As a refresher, Garmin operates in a number of business segments, including automotive and marine-based GPS systems, as well as fitness-based wearables. It's not hard to understand why Garmin shares have found new life recently, with the fitness-based wearables market expected to take off over the next decade. If you needed further proof of this, we saw tech giant Apple just last week unveil a number of upgrades to iOS 8, including a health kit designed to allow users to easily track a number of vital health statistics with one app (as opposed to switching between apps). This is clearly a multi-billion dollar trend, and investors expect that Garmin could reap solid rewards from wearables.
Also adding to the allure of Garmin is the fact that it's approved a dividend that will yield 3.3% assuming no change in the company's share price moving forward. At 3.3% investors are getting almost as good a return as a 30-year U.S. Treasury bond. Plus, short-sellers tend to avoid dividend-paying stocks since they're often a sign of a stable or growing business.
As for me, I continue to believe that what gains Garmin will deliver from its fitness segment will be more than countered by weakness in its automotive and marine segment. The main concern with the bulk of Garmin's product line is that a mobile device (i.e., smartphone or tablet) can do the same job as a Garmin GPS device for free! It's no wonder that Garmin's automotive revenue has been on a monumental slide that likely isn't going to end anytime soon.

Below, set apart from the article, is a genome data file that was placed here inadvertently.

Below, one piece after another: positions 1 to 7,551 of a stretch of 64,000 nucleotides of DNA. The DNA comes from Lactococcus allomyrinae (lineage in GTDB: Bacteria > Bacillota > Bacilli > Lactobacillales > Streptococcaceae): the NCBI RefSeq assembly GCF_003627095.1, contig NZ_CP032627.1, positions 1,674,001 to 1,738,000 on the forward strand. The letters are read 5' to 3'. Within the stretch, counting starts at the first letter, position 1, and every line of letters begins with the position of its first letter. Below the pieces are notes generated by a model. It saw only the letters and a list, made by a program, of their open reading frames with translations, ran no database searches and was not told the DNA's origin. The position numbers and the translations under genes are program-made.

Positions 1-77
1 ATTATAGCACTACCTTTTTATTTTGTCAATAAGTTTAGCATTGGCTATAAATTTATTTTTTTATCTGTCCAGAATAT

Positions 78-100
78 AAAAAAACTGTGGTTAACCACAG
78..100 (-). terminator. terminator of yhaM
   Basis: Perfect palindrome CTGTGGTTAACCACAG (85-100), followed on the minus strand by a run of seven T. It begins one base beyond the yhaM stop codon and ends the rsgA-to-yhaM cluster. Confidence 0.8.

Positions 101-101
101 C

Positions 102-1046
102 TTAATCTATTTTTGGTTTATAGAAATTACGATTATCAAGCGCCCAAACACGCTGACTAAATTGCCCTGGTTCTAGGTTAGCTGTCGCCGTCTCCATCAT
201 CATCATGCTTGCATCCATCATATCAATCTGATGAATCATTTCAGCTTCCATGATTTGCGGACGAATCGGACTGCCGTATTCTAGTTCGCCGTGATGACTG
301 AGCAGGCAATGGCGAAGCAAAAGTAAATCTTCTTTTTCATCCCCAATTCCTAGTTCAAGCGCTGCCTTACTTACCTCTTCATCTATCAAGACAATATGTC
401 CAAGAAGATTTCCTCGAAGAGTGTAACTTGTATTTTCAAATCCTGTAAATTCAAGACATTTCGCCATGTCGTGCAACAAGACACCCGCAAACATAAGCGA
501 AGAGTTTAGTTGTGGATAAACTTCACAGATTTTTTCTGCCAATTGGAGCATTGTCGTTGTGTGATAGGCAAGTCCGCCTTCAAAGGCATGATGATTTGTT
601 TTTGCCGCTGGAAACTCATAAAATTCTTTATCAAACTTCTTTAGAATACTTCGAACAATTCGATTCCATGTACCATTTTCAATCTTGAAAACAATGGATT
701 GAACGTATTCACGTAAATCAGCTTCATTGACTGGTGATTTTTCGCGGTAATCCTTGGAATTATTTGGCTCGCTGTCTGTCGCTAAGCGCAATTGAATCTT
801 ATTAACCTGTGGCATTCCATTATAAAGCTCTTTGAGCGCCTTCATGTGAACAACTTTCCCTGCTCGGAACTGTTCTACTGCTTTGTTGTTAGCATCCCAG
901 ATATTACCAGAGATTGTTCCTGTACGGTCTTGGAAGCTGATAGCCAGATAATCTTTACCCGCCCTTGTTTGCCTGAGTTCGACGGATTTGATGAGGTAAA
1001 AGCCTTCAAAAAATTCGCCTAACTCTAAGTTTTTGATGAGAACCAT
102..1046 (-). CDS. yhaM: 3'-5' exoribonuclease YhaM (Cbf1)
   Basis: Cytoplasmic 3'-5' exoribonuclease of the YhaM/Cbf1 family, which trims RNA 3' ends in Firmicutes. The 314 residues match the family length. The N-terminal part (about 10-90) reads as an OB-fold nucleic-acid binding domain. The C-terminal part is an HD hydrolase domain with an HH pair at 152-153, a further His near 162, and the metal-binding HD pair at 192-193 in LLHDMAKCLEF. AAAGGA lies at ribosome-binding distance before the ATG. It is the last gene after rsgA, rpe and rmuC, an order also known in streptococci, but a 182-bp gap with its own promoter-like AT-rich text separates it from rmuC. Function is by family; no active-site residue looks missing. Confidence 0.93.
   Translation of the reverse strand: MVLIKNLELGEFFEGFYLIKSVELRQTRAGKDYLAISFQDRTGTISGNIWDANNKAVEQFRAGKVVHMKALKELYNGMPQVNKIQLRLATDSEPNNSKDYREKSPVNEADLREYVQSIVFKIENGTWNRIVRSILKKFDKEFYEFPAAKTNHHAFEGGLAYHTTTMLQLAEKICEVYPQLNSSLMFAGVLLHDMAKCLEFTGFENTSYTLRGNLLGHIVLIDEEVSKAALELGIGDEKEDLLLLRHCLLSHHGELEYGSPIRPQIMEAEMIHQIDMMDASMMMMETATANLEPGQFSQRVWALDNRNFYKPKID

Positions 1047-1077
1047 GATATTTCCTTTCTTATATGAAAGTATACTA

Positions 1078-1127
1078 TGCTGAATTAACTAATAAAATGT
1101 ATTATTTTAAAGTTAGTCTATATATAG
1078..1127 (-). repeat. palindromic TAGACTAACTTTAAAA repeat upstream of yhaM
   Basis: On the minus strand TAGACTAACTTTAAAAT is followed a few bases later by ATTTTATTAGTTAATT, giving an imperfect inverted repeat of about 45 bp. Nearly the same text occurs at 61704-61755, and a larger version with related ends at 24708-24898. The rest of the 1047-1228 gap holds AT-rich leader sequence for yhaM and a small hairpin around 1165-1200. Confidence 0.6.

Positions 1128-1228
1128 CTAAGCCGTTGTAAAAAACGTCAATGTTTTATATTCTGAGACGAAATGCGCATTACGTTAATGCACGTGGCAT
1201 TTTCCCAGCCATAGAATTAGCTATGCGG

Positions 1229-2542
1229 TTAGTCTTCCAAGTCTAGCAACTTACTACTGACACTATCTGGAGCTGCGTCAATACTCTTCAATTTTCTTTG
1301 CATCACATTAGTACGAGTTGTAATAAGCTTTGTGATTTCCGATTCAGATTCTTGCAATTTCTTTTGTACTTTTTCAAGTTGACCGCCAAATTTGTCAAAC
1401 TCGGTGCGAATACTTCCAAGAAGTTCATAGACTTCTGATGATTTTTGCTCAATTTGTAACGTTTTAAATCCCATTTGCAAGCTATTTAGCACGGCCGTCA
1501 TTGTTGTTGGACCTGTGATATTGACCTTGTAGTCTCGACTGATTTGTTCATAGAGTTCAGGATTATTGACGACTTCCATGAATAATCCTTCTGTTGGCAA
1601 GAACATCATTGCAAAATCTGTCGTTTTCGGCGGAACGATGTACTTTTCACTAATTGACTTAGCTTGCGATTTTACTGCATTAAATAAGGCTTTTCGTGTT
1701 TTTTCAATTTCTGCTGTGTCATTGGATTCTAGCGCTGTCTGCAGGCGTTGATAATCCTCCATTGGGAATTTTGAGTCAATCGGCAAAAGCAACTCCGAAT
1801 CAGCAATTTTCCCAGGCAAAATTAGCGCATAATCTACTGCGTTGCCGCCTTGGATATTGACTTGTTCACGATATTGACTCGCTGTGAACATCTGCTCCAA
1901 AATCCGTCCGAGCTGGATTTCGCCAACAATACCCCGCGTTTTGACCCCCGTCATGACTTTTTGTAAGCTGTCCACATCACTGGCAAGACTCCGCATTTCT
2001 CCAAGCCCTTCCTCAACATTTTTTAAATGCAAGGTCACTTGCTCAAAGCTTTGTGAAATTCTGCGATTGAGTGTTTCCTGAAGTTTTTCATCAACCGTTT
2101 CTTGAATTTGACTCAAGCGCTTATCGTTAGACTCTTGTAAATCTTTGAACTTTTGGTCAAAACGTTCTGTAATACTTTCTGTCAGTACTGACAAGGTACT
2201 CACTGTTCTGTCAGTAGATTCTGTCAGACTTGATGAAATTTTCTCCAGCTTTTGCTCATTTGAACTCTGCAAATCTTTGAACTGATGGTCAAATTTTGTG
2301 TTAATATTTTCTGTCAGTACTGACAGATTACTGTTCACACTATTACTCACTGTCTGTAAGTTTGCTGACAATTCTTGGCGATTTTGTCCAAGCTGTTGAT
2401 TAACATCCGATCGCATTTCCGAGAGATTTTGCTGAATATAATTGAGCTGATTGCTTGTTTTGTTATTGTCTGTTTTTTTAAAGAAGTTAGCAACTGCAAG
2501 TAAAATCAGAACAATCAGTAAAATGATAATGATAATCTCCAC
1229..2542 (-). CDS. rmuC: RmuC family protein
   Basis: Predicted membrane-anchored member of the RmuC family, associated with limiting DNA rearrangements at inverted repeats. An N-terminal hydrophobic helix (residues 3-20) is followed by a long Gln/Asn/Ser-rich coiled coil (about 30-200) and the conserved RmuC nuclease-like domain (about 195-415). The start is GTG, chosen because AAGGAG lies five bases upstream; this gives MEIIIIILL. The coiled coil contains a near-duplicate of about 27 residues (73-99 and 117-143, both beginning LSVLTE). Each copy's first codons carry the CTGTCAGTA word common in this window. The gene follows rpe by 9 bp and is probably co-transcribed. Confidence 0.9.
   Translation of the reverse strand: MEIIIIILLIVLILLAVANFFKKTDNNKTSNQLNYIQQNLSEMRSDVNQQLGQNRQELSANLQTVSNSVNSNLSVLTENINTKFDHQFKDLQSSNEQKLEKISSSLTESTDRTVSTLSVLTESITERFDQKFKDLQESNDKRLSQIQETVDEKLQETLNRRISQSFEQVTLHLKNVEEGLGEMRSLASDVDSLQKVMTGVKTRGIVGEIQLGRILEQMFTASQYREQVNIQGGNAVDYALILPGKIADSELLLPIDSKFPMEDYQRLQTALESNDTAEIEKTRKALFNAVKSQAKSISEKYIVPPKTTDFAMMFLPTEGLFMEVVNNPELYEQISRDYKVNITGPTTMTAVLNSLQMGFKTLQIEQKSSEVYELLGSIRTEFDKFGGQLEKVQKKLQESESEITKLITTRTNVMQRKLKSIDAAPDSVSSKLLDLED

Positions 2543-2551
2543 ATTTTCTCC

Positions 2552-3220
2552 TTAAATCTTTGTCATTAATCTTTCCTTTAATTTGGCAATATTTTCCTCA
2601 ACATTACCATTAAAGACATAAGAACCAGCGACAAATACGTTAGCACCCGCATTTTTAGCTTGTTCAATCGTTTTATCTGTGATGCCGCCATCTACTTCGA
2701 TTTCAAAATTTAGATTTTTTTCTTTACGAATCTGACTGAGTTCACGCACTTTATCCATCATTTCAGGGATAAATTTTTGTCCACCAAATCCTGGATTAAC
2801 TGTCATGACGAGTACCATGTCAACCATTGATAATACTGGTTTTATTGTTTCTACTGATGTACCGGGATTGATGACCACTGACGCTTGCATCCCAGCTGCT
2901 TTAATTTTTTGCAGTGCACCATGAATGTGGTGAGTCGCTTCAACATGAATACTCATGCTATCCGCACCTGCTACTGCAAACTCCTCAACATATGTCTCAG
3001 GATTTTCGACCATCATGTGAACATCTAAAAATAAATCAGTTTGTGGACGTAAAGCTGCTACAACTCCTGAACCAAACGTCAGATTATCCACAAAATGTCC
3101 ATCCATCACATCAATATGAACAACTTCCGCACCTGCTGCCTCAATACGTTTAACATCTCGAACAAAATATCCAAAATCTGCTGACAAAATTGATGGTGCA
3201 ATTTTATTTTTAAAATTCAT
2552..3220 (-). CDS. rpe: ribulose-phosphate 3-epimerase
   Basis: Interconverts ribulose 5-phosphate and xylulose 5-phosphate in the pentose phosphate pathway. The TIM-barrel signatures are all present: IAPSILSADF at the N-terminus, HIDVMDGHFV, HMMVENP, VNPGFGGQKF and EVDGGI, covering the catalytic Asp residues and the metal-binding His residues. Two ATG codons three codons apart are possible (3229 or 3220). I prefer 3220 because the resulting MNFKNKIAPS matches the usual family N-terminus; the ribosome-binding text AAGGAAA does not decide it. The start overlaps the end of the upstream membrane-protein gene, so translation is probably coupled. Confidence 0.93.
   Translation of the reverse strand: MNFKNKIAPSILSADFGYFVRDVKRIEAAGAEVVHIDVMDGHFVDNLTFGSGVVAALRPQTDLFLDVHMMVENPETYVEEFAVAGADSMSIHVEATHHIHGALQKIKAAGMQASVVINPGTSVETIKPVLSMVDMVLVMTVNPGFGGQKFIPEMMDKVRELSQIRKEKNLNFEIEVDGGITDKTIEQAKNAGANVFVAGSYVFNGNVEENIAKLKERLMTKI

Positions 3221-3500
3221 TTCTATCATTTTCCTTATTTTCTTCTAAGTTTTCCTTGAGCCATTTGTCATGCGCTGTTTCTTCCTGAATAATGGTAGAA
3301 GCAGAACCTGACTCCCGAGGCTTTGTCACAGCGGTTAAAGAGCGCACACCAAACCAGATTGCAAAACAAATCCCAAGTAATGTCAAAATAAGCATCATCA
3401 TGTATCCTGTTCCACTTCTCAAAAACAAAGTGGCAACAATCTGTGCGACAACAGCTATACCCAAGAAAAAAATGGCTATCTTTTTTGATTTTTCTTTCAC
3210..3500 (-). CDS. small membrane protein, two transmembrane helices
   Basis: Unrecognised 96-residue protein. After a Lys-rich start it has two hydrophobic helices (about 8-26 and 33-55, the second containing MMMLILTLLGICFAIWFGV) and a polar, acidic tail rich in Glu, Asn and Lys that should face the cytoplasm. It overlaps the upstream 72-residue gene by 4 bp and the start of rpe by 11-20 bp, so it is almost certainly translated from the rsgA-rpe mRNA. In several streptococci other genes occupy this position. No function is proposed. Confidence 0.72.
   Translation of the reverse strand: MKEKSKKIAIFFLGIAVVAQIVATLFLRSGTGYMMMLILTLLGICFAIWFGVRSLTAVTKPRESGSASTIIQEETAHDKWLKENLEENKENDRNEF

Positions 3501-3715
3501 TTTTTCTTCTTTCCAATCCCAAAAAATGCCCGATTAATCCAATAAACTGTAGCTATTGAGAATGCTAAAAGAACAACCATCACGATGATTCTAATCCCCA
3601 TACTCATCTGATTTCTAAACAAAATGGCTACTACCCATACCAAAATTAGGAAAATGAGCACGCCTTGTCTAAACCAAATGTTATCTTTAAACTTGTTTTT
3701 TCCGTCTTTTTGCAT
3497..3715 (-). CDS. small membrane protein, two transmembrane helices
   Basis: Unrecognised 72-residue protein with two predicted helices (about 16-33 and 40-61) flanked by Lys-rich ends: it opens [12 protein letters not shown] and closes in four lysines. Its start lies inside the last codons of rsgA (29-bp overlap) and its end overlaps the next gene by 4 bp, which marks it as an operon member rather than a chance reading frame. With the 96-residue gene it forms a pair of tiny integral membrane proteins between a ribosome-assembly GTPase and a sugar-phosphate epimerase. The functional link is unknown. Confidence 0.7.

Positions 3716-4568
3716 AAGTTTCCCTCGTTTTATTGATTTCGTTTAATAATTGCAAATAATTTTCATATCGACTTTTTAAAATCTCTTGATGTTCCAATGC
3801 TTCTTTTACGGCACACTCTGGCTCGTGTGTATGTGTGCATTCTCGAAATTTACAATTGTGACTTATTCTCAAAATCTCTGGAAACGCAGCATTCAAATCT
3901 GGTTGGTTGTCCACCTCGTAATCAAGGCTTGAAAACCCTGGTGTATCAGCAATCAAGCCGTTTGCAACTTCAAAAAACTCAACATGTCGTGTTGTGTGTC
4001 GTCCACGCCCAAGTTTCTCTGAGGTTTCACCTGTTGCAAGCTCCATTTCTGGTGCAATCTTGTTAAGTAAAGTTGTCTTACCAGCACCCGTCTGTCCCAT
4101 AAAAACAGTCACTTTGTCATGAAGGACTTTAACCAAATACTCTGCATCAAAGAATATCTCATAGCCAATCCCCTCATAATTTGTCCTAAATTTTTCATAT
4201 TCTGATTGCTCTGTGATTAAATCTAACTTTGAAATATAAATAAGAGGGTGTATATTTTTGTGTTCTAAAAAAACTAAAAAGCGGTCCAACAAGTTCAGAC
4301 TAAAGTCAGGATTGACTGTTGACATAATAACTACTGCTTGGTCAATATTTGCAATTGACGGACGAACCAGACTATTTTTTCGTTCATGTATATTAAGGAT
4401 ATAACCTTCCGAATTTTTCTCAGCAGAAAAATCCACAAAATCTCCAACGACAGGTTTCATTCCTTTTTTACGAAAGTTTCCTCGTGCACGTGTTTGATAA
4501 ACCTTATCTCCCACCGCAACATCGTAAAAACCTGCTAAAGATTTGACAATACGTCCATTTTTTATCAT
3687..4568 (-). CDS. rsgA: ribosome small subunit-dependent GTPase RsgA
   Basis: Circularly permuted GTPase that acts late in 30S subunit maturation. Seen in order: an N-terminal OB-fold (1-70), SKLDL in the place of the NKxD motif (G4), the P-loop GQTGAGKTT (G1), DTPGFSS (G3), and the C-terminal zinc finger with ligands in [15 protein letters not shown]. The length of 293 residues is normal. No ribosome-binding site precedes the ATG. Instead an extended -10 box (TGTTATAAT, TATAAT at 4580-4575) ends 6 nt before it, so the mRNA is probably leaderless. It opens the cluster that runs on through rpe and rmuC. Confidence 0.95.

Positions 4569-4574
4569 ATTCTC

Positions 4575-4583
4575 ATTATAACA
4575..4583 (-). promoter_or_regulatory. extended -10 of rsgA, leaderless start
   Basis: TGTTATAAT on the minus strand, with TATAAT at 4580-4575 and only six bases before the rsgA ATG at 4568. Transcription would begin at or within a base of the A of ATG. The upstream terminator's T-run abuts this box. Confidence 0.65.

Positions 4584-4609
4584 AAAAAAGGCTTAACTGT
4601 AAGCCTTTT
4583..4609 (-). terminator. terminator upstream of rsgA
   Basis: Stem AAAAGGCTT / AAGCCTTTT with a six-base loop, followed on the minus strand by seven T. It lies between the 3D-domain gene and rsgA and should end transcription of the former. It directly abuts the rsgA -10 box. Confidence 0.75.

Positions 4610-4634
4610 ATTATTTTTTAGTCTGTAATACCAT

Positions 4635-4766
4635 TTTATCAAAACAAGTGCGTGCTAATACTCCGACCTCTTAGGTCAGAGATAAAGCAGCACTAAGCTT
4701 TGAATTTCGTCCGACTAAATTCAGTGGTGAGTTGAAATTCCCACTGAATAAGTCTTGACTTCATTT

Additionally, Garmin isn't the only company that'll be competing in the wearables space, even if its shareholders believe it will be. The aforementioned Apple, along with Nike and a number of other action sports companies, are going to quickly crowd this space given the multi-billion dollar potential behind it.
Finally, looking at the company as a whole -- including its rapid fitness segment growth and its precipitously declining automotive business – Garmin's growth rate remains an anemic 2%-3%, which would work if it were trading at a forward P/E of around 10. But it's not. In my opinion, at a forward P/E of 20 Garmin would have to execute its strategy flawlessly in order to simply maintain its current valuation given the potential for product obsolescence.
Its dividend might appear enticing, but dig a bit under the surface and there's not a lot of substance to Garmin.